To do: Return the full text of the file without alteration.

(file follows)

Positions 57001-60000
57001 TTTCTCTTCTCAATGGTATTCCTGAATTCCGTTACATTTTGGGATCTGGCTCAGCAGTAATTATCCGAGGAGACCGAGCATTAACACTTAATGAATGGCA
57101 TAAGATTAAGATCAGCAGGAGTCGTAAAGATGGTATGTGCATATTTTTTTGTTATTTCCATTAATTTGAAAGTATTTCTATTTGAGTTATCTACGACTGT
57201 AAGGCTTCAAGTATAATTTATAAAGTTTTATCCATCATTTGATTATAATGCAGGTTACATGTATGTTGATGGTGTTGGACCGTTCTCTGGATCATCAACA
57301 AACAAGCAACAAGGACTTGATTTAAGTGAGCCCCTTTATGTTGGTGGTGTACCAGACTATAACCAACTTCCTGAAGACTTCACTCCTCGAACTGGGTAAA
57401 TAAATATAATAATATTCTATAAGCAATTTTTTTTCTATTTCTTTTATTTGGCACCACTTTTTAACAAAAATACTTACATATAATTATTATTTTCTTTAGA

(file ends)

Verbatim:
Positions 57001-60000
57001 TTTCTCTTCTCAATGGTATTCCTGAATTCCGTTACATTTTGGGATCTGGCTCAGCAGTAATTATCCGAGGAGACCGAGCATTAACACTTAATGAATGGCA
57101 TAAGATTAAGATCAGCAGGAGTCGTAAAGATGGTATGTGCATATTTTTTTGTTATTTCCATTAATTTGAAAGTATTTCTATTTGAGTTATCTACGACTGT
57201 AAGGCTTCAAGTATAATTTATAAAGTTTTATCCATCATTTGATTATAATGCAGGTTACATGTATGTTGATGGTGTTGGACCGTTCTCTGGATCATCAACA
57301 AACAAGCAACAAGGACTTGATTTAAGTGAGCCCCTTTATGTTGGTGGTGTACCAGACTATAACCAACTTCCTGAAGACTTCACTCCTCGAACTGGGTAAA
57401 TAAATATAATAATATTCTATAAGCAATTTTTTTTCTATTTCTTTTATTTGGCACCACTTTTTAACAAAAATACTTACATATAATTATTATTTTCTTTAGA